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InfoQ Homepage News Node.js 21 Release Updates V8 Engine, WebStreams Module and Test Runner

Node.js 21 Release Updates V8 Engine, WebStreams Module and Test Runner

The Node.js team has recently released Node.js 21. This release introduces changes such as updates to the V8 JavaScript engine, stable fetch and WebStreams modules, an experimental flag for altering module defaults, a built-in WebSocket client, and enhancements to the test runner. Notably, as an odd-numbered release, Node.js 21 will not receive LTS (long-term support) status.

The fetch and WebStreams modules have been promoted to stable within Node.js 21. This promotion impacts modules like WebStreams, FormData, Headers, Request, Response, and fetch.

Additionally, the release includes an experimental WebSocket client that can be enabled with the --experimental-websocket flag, aligning with browser-compatible standards to simplify JavaScript development for applications that run on both frontend and backend.

Node.js 21 includes an update of the V8 engine, now at version 11.8, which brings improved performance and new language features. Notable features include Array grouping, ArrayBuffer.prototype.transfer, and WebAssembly extended-const expressions. This upgrade helps reduce dependencies on external libraries.

The test runner in Node.js has been enhanced to support glob expressions when specifying the --test parameter. This allows for more efficient and flexible test execution, making it easier to run tests across multiple directories using powerful glob patterns.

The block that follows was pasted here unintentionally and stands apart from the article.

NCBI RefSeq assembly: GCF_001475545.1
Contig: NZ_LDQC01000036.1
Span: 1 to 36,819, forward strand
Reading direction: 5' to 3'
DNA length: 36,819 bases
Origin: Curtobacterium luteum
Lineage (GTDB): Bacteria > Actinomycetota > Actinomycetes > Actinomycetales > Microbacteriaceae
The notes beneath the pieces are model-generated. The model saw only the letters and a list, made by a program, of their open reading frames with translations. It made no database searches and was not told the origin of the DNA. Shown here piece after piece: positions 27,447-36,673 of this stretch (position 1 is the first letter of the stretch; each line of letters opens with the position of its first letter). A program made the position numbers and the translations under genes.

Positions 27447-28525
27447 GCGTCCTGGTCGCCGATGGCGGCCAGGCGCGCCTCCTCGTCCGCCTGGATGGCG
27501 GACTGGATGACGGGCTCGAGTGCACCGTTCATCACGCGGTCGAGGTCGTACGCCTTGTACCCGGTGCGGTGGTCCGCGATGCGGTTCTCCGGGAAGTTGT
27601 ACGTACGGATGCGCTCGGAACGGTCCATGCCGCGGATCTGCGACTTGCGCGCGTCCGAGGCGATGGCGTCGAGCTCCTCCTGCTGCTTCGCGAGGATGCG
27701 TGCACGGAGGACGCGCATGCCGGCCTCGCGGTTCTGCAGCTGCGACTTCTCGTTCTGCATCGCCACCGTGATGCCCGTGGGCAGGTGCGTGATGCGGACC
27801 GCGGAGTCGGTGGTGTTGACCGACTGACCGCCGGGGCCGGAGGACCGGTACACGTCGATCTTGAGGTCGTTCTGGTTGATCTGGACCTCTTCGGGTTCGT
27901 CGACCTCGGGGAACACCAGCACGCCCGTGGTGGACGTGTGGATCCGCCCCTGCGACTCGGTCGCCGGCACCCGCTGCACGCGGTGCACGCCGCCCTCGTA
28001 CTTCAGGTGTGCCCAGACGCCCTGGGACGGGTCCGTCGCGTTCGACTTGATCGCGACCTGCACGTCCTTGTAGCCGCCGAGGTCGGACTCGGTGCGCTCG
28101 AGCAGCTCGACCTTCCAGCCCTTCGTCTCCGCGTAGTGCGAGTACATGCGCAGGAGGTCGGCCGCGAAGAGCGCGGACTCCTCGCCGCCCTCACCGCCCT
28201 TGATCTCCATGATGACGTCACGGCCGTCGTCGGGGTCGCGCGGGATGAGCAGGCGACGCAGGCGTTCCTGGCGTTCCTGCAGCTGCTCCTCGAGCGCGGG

A new flag, --experimental-default-type, has been introduced. This flag allows developers to customize the default module system, enabling them to specify whether input files should be interpreted as ES modules or CommonJS.

The Node.js 21 release contains several performance-focused enhancements, including on URL, fetch, streams, node:fs, and HTTP. These refinements are intended to contribute to the overall runtime performance.

The integration of the global navigator object in Node.js 21 enhances web interoperability, allowing developers to access hardware concurrency information through navigator.hardwareConcurrency.

Rafael Gonzaga, a member of the Node.js Technical Steering Committee (TSC), encourages users to explore Node.js 21, stating:

"If you're interested in getting access to interesting new features early, Node.js 21 is a great way to test and see what's coming. Our release schedule specifically covers this. If you're already in active deployment or if you are planning for it, Node.js 20 and 18 LTS are for you." Node.js 21 becomes the current release, with this status lasting for six months until April 2024. Node.js 16 (LTS) has reached its end of life (EOL), prompting developers to plan upgrades to Node.js 18 (LTS) or Node.js 20 (LTS) for continued support and compatibility with the latest features.

The full list of changes is available in the Node.js 21 pull request within the associated GitHub project.

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